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Today's Stichomancy for Elisha Cuthbert

The first excerpt represents the past or something you must release, and is drawn from The Sportsman by Xenophon:

unawares, and fall into the toils. If it held on its course uphill,[47] it would seldom meet with such a fate; but now, through its propensity to circle round and its attachment to the place where it was born and bred, it courts destruction. Owing to its speed it is not often overtaken by the hounds by fair hunting.[48] When caught, it is the victim of a misfortune alien to its physical nature.

[46] {meta touton}, sc. "with these other causes"; al. "with the dogs"; i.e. "like a second nightmare pack."

[47] Reading {orthion}, or if {orthon}, transl. "straight on."

[48] {kata podas}, i.e. "by running down"; cf. "Mem." II. vi. 9; "Cyrop." I. vi. 40, re two kinds of hound: the one for scent, the

The second excerpt represents the present or the deciding factor of the moment, and is drawn from A Hero of Our Time by M.Y. Lermontov:

of my spirited horse. The saddle had been taken off, no doubt by a passing Cossack, and, in its place, two ravens were sitting on the horse's back. I sighed and turned away. . .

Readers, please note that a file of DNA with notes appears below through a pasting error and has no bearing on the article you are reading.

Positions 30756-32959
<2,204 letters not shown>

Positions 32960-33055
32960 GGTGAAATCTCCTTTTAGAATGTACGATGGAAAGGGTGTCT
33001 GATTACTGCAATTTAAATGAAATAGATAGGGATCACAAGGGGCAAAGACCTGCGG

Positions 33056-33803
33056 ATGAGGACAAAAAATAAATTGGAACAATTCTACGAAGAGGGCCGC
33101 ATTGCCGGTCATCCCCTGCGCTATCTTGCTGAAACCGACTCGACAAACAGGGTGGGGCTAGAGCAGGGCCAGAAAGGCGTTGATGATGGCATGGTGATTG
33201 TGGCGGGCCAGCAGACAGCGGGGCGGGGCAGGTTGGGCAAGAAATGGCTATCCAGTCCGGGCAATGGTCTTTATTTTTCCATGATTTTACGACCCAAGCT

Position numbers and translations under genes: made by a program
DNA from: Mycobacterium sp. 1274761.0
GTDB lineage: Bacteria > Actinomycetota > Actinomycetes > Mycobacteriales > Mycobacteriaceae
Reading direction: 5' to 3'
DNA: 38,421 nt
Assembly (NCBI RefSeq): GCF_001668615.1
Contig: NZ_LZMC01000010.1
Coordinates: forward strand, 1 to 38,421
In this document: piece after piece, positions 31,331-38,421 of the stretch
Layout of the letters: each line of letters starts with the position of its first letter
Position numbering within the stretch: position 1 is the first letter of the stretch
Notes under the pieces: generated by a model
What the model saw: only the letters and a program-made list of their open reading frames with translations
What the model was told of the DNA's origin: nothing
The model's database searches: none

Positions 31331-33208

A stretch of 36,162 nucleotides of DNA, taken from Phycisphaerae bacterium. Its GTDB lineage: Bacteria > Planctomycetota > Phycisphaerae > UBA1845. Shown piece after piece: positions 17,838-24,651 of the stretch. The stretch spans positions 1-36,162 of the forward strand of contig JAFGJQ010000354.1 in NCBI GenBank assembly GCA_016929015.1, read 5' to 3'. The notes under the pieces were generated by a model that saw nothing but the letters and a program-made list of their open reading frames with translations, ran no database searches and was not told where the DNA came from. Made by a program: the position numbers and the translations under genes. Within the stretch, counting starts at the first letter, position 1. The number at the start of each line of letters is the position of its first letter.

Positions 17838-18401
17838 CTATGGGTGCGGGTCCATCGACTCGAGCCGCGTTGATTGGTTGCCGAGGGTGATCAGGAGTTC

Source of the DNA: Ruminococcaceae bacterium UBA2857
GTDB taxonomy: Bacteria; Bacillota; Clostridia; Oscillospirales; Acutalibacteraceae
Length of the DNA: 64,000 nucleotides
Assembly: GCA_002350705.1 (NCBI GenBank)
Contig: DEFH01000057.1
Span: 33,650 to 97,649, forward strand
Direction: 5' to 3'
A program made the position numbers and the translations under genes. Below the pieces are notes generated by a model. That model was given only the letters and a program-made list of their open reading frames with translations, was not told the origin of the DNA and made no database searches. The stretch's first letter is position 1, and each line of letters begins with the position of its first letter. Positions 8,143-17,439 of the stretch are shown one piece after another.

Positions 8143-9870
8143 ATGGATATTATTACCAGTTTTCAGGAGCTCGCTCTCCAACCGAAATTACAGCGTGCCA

And now, here in this wearisome fortress, I often ask myself, as my thoughts wander back to the past: why did I not wish to tread that way, thrown open by destiny, where soft joys and ease of soul were awaiting me? . . . No, I could never have become habituated to such a fate! I am like a sailor born and bred on the deck of a

The third excerpt represents the future or something you must embrace, and is drawn from The Mysterious Affair at Styles by Agatha Christie:

way, it was no good arguing with him. The idea crossed my mind, not for the first time, that poor old Poirot was growing old. Privately I thought it lucky that he had associated with him some one of a more receptive type of mind.

Poirot was surveying me with quietly twinkling eyes.

"You are not pleased with me, mon ami?"

"My dear Poirot," I said coldly, "it is not for me to dictate to you. You have a right to your own opinion, just as I have to mine."

"A most admirable sentiment," remarked Poirot, rising briskly to his feet. "Now I have finished with this room. By the way,

The Mysterious Affair at Styles